All-European Entrepreneurship Day: Into entrepreneurs – from a young age

The youth conference held in Tallinn served as a kind of symbolic introduction to the Pan-European Entrepreneurship Day celebrated today.

Compared to the beginning of the nineties, when starting a mysterious, but so alluring business was almost a cherished dream of any young man who respects himself more or less, the interest of modern youth in entrepreneurial activity has somewhat cooled down. But it didn’t dry out: those who arrived last Wednesday at the conference center of the Tallinn Viru Sokos hotel could see for themselves.

Here and now

The pan-European Day of Entrepreneurship is celebrated, as you know, on October 9th. However, the youth conference preceding it took place in Tallinn the day before. Is it worth, however, to be surprised if the phrase Tdna pole liiga vara became its very slogan. Which is translated from Estonian as “Today is not too early.”

The Tallinn Conference, organized by MTÜ Õpilasest ettevõtjaks (“From Students to Entrepreneurs”), was preceded by the events on Monday and Tuesday in Pärnu and Tartu, respectively. Despite the fact that they took place under formally different mottos and differed in the selection of lecturers and the range of topics addressed, their main thing was the desire to awaken in senior pupils and students, perhaps for some time, their slumbering attitude towards entrepreneurship. And not just to awaken, but also to strengthen faith in one’s abilities – and at the same time to learn how and where it is possible to apply them best.

Orientation towards the “open world” is what perhaps characterizes the conference of young entrepreneurs held in Tallinn most of all. During the reports and the discussions that followed, the participants in the event were invited to discuss, for example, what to consider when running their own business at the international level. Or, exactly what skills of workers should be developed in order to be successful in markets outside the borders of their native country. They also discussed how to overcome their own fear of a young enterprise entering the international market and what rash steps should be avoided.

The foundation of prosperity

The appearance of the vice speaker of the Riigikogu Kristiina Oyuland among the lecturers of the Tallinn conference is not an accident. Her entrepreneurial experience, counted back from sewing at home children’s clothing during the “individual labor activity” of the perestroika era, multiplied by work in the Ministry of Foreign Affairs of the Republic of Estonia, gives her the right to talk about the development trends of entrepreneurial activity in modern Europe as an expert.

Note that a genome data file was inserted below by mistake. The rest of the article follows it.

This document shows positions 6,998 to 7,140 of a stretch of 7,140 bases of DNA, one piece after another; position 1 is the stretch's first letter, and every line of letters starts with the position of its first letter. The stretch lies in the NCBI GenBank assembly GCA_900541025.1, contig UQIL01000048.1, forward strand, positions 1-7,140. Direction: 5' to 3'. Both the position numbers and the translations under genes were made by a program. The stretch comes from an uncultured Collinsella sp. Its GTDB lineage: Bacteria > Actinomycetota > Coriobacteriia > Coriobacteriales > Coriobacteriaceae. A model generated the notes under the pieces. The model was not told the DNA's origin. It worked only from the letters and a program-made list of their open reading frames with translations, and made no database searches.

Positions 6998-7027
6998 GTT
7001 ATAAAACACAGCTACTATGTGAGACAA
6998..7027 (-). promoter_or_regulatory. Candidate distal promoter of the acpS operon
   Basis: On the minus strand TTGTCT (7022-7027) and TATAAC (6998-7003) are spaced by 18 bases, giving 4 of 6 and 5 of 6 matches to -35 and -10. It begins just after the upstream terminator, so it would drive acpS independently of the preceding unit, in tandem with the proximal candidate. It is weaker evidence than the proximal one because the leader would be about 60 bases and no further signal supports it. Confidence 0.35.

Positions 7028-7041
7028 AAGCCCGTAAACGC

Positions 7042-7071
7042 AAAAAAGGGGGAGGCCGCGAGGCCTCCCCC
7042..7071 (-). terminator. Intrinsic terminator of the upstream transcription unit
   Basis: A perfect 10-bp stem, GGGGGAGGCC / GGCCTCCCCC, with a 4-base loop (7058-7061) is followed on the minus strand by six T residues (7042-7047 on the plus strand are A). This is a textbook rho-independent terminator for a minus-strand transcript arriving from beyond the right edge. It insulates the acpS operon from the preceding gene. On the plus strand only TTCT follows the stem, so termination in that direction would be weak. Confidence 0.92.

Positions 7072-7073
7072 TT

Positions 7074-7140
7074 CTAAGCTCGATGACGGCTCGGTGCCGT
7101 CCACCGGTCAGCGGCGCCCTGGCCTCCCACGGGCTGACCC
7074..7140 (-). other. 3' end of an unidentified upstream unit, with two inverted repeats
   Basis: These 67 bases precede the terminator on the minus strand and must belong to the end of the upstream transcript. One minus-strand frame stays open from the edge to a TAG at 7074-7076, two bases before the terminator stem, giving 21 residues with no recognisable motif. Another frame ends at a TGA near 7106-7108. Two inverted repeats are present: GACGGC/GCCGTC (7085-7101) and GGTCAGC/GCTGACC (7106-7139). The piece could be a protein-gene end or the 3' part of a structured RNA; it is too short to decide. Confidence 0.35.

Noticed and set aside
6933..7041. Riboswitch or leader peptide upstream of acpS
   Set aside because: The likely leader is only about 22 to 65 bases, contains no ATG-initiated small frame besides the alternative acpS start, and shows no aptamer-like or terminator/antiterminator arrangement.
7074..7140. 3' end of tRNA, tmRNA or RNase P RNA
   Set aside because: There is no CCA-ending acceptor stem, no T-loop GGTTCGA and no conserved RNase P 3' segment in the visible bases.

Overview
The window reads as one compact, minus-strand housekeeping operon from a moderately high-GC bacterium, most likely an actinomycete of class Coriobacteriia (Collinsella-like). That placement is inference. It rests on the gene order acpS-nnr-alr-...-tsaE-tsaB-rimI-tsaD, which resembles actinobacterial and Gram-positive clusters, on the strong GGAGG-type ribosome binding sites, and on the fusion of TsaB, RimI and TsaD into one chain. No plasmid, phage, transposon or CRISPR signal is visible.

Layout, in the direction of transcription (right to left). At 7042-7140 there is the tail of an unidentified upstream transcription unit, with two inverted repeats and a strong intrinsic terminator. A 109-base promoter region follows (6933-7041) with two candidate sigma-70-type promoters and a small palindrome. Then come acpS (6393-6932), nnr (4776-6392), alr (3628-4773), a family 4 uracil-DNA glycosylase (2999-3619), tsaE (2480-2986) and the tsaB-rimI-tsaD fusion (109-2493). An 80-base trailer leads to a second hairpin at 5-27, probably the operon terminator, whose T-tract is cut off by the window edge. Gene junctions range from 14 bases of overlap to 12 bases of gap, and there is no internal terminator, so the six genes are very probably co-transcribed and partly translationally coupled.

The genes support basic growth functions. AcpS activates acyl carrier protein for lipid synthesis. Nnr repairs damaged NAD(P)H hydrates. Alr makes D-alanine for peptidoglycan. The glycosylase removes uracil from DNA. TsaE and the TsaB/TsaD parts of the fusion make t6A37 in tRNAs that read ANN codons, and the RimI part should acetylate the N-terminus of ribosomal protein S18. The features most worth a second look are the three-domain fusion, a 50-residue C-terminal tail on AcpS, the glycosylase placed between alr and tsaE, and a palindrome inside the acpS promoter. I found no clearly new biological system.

As K. Oyuland was forced to note, the average economic indicators of the European Union at the moment are far from the most rosy. The average economic growth in the eurozone states is only 0.2%, while inflation has risen to 4.1%, which does not meet the standards established by the Maastricht criteria. It is easiest to survive in such difficult “rules of the game” micro-enterprises with no more than ten employees: their share of the total number in the EU states is 91.8%. “The same trend is visible in our country,” says C. Oyuland. “If in Soviet times the majority of existing enterprises were large, now over forty percent of those registered in Estonia are micro-enterprises.”

On the whole, the labor market in the modern ER is characterized, according to C. Oyuland, such negative phenomena as a sharp and inconsistent increase in salaries, a slow change in the economic structure, and most importantly – the lack of skilled labor and entrepreneurial skills in most of the population: residents of Estonia and to this day they prefer not to invest but to spend. “The basis of good economic health in Estonia should be a strict budget policy, a simple tax system and an efficiently functioning state,” said the Vice-Speaker of the Riigikogu.

Business Horizons

Roman Babinets tells students about the production

On October 6-10, Narva hosts the Entrepreneurship Week, organized by the city government. An open day at the Narva Business Advisory Services, seminars for start-up entrepreneurs, a student companies fair – these and other events should stimulate the interest of citizens in expanding the horizons of business activity in small and medium-sized businesses.

Another important point – the city Department of Development and Economics at the start of the week announced the start of the traditional, seventh contest “Narva Entrepreneur”, the results of which will be announced at the end of December. The aim of the competition is to encourage the best firms and the most successful entrepreneurs and give impetus to business development. Only seven competitive nominations, in particular, the best prize will be awarded to the best entrepreneur of 2008, awards await the best employer, investor, novice entrepreneur, as well as the best businessman in the field of tourism and the best woman entrepreneur.

Within the framework of the week, there are many events aimed at schoolchildren and youth. So, students of Grade 8A of the Humanitarian Gymnasium familiarized themselves with great interest with the production at the factory for the production of table tennis rackets. The enterprise with its products occupies a quarter of the European market. The tour for teens was conducted by NTB Plant Executive Director Roman Babinets.